It’s all up to you. For that reason, it’s a good idea to develop a set of personal minimums. Unfortunately, there’s no easy formula to help you do this: The best advice is simply to be honest with yourself. Think of the things that would make you uncomfortable in an airplane. Would you feel safe flying VFR with a 1,500-foot ceiling and four miles visibility? If not, how much would the weather have to improve before you did? To help you get started, we’ve provided a worksheet with some basic recommendations. Consider this purely as a starting point for developing your own, personalized list. For some pilots, our recommendations may be far too conservative—for others, not conservative enough. As a general rule, the more experience a pilot has, the more aggressive he or she can be. In practice, though, experienced pilots usually become more conservative as they rack up flight hours. They’ve made mistakes, and seen the consequences of bad decisions. Use your personal minimums list as a tool to help you anticipate the factors that might affect your flight. Avoid the pressure to decrease your minimums for a particular flight, but bear in mind that the list should be a living document—one that changes to reflect your current skills and experience. It’s also important to keep the “big picture” in mind. If several factors are close to, but not below, minimums, it’s probably wise to stay on the ground. Alternately, if a single factor is slightly below minimums while everything else is perfect, it may be safe to go.

8.9%

0%
0 0 0 30 0 40 130 10 20 10120 10

6.4%

10%

For Part 91 operations, the FAA has taken a fairly pragmatic approach to pilot decision making. The FAA tells pilots that they have to maintain a degree of proficiency, fly a mechanically sound aircraft, plan flights thoroughly, maintain a certain distance from terrain/obstructions, and fly only in weather that meets basic criteria. Beyond that—and so long as they are not “careless or reckless”—pilots are left to make their own choices about what’s prudent.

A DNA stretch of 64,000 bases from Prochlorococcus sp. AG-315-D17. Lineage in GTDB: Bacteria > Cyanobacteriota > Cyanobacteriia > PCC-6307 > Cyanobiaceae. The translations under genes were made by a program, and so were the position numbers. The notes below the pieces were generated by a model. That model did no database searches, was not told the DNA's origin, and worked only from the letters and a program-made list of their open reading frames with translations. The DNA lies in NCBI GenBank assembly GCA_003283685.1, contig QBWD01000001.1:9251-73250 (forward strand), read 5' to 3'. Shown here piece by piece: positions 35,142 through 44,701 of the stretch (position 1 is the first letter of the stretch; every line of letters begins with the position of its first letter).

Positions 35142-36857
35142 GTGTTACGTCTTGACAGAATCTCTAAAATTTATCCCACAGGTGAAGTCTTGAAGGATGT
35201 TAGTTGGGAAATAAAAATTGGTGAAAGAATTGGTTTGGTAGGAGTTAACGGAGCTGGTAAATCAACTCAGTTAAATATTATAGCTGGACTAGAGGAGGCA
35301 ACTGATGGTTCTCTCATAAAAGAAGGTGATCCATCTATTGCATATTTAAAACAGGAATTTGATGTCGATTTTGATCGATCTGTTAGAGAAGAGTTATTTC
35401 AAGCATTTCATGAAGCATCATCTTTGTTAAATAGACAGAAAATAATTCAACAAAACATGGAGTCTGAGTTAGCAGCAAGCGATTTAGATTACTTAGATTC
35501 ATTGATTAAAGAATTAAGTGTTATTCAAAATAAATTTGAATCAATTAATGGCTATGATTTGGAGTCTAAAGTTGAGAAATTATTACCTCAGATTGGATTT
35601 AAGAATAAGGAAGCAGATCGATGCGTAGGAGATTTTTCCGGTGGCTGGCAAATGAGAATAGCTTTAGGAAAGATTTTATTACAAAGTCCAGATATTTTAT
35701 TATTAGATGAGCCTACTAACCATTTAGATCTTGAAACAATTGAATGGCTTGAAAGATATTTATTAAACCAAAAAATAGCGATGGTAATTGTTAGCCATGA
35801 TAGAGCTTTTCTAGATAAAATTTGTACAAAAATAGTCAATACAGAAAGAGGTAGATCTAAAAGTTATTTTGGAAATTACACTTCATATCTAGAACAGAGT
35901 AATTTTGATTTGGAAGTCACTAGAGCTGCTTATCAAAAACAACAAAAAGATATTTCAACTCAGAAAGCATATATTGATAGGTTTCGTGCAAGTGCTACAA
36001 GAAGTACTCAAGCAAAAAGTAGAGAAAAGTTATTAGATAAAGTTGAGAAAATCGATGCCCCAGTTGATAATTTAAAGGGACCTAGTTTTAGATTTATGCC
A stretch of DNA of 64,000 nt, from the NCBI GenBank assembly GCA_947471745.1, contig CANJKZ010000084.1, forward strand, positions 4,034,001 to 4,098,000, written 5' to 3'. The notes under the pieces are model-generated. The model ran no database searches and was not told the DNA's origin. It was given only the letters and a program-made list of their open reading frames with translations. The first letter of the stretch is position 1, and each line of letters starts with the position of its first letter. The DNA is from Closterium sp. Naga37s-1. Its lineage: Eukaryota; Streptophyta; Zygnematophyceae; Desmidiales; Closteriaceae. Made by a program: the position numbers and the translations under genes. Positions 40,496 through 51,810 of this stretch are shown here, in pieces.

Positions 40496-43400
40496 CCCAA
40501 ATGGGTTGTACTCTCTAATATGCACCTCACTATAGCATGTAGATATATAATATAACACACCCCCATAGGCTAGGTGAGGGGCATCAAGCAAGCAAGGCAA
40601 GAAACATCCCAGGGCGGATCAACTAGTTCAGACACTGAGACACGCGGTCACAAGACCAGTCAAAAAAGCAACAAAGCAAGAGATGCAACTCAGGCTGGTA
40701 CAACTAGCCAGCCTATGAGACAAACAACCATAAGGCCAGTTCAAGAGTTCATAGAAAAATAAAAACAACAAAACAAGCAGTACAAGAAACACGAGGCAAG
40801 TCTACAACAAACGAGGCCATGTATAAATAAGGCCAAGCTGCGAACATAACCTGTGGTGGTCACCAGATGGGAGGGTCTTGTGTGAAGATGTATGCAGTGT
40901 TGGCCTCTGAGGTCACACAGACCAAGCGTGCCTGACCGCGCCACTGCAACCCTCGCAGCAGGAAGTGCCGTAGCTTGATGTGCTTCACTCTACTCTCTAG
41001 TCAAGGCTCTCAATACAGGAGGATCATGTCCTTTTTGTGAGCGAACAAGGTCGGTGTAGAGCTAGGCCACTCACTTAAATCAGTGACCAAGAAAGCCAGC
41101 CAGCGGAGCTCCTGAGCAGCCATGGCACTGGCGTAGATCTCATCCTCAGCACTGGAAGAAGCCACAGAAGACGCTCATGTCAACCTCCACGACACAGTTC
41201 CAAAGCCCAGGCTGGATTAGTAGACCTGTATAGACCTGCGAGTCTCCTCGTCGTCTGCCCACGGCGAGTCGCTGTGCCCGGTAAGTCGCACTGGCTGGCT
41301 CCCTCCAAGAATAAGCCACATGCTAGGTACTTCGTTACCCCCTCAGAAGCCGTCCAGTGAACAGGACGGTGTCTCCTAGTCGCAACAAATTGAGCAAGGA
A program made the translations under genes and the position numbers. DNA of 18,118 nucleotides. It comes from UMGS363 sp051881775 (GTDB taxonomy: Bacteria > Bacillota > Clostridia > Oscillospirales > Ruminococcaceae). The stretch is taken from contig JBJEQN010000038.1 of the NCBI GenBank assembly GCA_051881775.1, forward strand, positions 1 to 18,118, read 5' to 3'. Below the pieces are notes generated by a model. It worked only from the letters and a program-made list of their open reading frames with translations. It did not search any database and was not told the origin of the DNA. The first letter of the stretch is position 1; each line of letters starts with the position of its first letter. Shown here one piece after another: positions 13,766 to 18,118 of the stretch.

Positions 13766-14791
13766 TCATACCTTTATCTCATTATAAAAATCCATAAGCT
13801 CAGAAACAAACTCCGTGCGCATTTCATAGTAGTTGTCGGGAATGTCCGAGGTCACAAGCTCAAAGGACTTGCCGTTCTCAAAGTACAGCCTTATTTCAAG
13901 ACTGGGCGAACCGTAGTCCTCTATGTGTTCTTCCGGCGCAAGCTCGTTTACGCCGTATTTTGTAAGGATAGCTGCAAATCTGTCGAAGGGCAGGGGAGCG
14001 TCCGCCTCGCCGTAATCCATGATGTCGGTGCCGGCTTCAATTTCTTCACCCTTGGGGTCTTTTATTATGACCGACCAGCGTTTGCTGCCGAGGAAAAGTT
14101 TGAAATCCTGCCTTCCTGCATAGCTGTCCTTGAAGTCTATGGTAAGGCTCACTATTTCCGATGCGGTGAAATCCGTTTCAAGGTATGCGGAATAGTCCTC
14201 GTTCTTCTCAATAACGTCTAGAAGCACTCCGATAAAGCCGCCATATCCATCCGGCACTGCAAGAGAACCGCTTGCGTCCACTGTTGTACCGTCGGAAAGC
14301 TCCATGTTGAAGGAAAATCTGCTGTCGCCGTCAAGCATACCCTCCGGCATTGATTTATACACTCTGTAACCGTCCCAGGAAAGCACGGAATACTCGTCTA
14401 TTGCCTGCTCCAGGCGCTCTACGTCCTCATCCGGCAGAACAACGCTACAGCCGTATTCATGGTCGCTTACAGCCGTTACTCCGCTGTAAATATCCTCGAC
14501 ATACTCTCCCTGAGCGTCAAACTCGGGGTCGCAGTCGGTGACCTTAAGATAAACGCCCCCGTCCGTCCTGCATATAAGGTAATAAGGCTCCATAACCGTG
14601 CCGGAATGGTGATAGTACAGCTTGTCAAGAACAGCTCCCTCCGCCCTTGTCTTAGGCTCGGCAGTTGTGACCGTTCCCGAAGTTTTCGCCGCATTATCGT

Personal Minimums Checklist and Recommendations
(For use when acting as pilot in command)

2.3% 3.6% 0 50 4.7% 160 4.4% 0 60 4.7% 170 2.5% 0 70 1.2% 180 1.5% 0 80 0.0% 19 1.5% 90 00 12.3% 10 1.8% 00 > 2.3% 10 00 7.0%
150

40

FAA requires: None ASF recommends: Three hours in same or similar make/model within previous three months.

General Aircraft Experience
Single-engine fixed-gear: ___hours in past ___ months FAA requires: None ASF recommends: Three hours in any make/model within previous three months. Single-engine retractable-gear: ___ hours in past ___ months FAA requires: None ASF recommends: Three hours in any retractable-gear make/model within previous three months. Multiengine: ___ hours in in past___ months

Operational Currency / Proficiency
Flight review within previous____ months FAA requires: 24 calendar months (FAR 61.56c) ASF recommends: 12 calendar months. If instrument rated, the flight review should include an instrument proficiency check, regardless of legal instrument currency. Day landings: ___ landings in previous ____ days FAA requires: Three landings in previous 90 days when carrying passengers (FAR 61.57a) Tailwheel — three full stop landings in any tailwheel make/model within previous 90 days. ASF recommends: One landing in previous 30 days, in addition to the FAA requirement. Tailwheel—three full-

Safe Pilots. Safe Skies.